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MyNewtBoobs's avatar

How do YOU define a "thesaurus paper"?

Asked by MyNewtBoobs (19026points) September 13th, 2010

Just what are your criteria for calling a paper a thesaurus paper? How do you tell them apart from the papers written by those with larger or different vocabularies?

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11 Answers

wundayatta's avatar

First of all, I’ve never heard of a thesaurus paper. Is this something you are accused of having written?

My guess is that a thesaurus paper is one in which someone looks through the thesaurus to find synonyms that sound more erudite that the words one has thought of. Such papers are perfectly obvious because they sound awkward, and the synonyms generally stand out like a block of obsidian on a field of snow.

I have often heard this in other people’s speech. I think people try to do it because they believe that big words make them sound more educated and make their words more weighty. The problem is that half the time, they use the words incorrectly. It makes them sound foolish, not wise.

I suspect a “thesaurus paper” does the same thing. It’s funny, because if you express your ideas in words you understand well and are comfortable with, you’ll come across as smarter than you do trying to use fancy synonyms. Your ideas will be expressed more clearly, and that’s the whole point.

Good writing is not about big words. It better not be, or I’ll be in trouble. My writing, according to one writing analysis app, is quite simple. Grade school level. That bothered me at first, but then I thought that maybe I’m writing to be understood, not to show off,.

I’m sure I do use words other people don’t understand occasionally, but I only use them when I feel comfortable with them. Most of the time, these days, I know there’s a word out there for the idea I am trying to convey, but I just can’t remember it. Sometimes I’ll go to the thesaurus to try to find it. Sometimes I do find it. Other times I have to make do with the words I can remember.

I think my way works. Many people have written me privately to say that I write well, or that my ideas are interesting to them. I say this to illustrate that simple words work. The thesaurus should be used sparingly, and only when truly necessary.

Jeruba's avatar

I’ve never heard of it either. Can you shed a little light? Is it meant pejoratively?

ETpro's avatar

@papayalily Like @wundayatta I have never heard of a “thesaurus paper.” I am guessing that someone calling a paper that is suggesting that it’s apparent a thesaurus was used because the simpler synonym would have been a better word choice than the one inserted in sentence after sentence.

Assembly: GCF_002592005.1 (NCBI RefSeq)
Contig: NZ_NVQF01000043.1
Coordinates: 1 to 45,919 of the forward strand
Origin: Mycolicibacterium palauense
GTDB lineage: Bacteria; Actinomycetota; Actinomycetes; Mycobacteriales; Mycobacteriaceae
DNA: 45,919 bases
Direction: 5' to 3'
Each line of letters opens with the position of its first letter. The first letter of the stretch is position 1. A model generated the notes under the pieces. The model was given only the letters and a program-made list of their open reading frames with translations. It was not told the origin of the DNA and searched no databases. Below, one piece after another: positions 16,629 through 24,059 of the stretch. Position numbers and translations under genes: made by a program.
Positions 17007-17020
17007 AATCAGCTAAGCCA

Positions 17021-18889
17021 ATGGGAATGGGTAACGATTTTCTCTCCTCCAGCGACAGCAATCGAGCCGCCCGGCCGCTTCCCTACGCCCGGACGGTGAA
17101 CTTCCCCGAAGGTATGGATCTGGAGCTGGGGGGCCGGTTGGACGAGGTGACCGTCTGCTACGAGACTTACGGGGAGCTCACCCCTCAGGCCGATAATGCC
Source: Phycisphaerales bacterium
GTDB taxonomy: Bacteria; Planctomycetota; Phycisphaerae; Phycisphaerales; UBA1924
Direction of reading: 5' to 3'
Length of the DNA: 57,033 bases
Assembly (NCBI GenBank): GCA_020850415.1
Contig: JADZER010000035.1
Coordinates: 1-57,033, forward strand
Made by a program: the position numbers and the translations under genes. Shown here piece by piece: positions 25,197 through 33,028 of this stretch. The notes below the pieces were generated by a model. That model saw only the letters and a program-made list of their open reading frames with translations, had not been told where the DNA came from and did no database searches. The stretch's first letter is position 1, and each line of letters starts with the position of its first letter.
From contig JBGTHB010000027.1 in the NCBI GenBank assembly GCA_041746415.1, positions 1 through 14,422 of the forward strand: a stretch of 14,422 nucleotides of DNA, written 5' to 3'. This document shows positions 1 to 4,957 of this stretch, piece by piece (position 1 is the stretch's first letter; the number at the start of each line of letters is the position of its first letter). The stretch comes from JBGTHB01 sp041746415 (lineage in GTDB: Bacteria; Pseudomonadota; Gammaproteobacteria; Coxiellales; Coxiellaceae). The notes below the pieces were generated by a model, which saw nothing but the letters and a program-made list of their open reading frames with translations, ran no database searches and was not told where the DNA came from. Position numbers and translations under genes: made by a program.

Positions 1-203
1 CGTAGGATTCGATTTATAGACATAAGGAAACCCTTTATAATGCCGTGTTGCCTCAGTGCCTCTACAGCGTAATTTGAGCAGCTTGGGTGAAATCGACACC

One should never use a thesaurus just to find big, fancy sounding words to replace simple ones. The thesaurus should be used to find the best word for what you are trying to express. Each word listed generally has a slightly different connotation. They aren’t just a list of perfectly equal replacement parts. So if you are using a thesaurus to write a better paper, and you look up a word and find some synonyms you aren’t familiar with, either don’t use them or use a dictionary to make sure the word fits your intended meaning.

The thesaurus can be a great tool for poetry or alliteration. But you have to know what the synonyms listed mean including their subtle connotations to make wise choices. If you don’t have time for that when writing a paper, just stick with words you are sure mean what you intend to say.

MyNewtBoobs's avatar

@Jeruba Sorry. @wundayatta and @ETpro hit the nail on the head. It is meant as an insult.

ETpro's avatar

@papayalily Thanks for clarifying. I had already written my response when @Jeruba asked the obvious question. I’m glad I guessed correctly this time. As Alexander Pope noted, “Fools rush in where angels fear to tread.” But fools get to some really interesting places angels never see. :-)

Jeruba's avatar

In that case—how you can tell is that the words don’t quite fit the context. They are off in the same sort of way that, let’s say, a person posing as a member of the opposite sex or a member of a different culture is apt to make mistakes that those who are born to it won’t make. If you’re good at it, the mistakes will be subtle; if you’re not, they’ll stand out like wearing diamonds with a T-shirt.

Moreover, fancy words are likely to be wedged into sentences whose level of complexity doesn’t match the vocabulary. People who can wield one can usually wield the other.

Pretense of any kind usually gives itself away.

zen_'s avatar

@ETpro Then, when stuck, they pray to God to send some angels to get them out.

@papayalily Why didn’t you ask them what they meant by it – and how to learn from this mistake?

Brian1946's avatar

One example of a thesaurus phrase would be “Arctic luminous Ionospheric solar particulate excitation” rather than “Northern Lights”.

MyNewtBoobs's avatar

@zen_ Oh, no it actually wasn’t a comment directed towards me. It just got me thinking.

ETpro's avatar

@Brian1946 Ha! You must have a way better thesaurus than mine. Thesaurus.com says:
Main Entry: Northern lights
Part of Speech: noun
Definition: colored lights in northern skies
Synonyms: Aurora Borealis, Aurora Polaris, aurora, merry dancers, polar lights

Now if you were talking about the Northern Lights, and wrote, “I went to Alaska in hopes of seeing the merry dancers for the first time.” I don’t think many people would draw the conclusion you meant the Northern Lights.

Dr_Dredd's avatar

@Brian1946 Petroleum transfer technician = gas station attendant :-)

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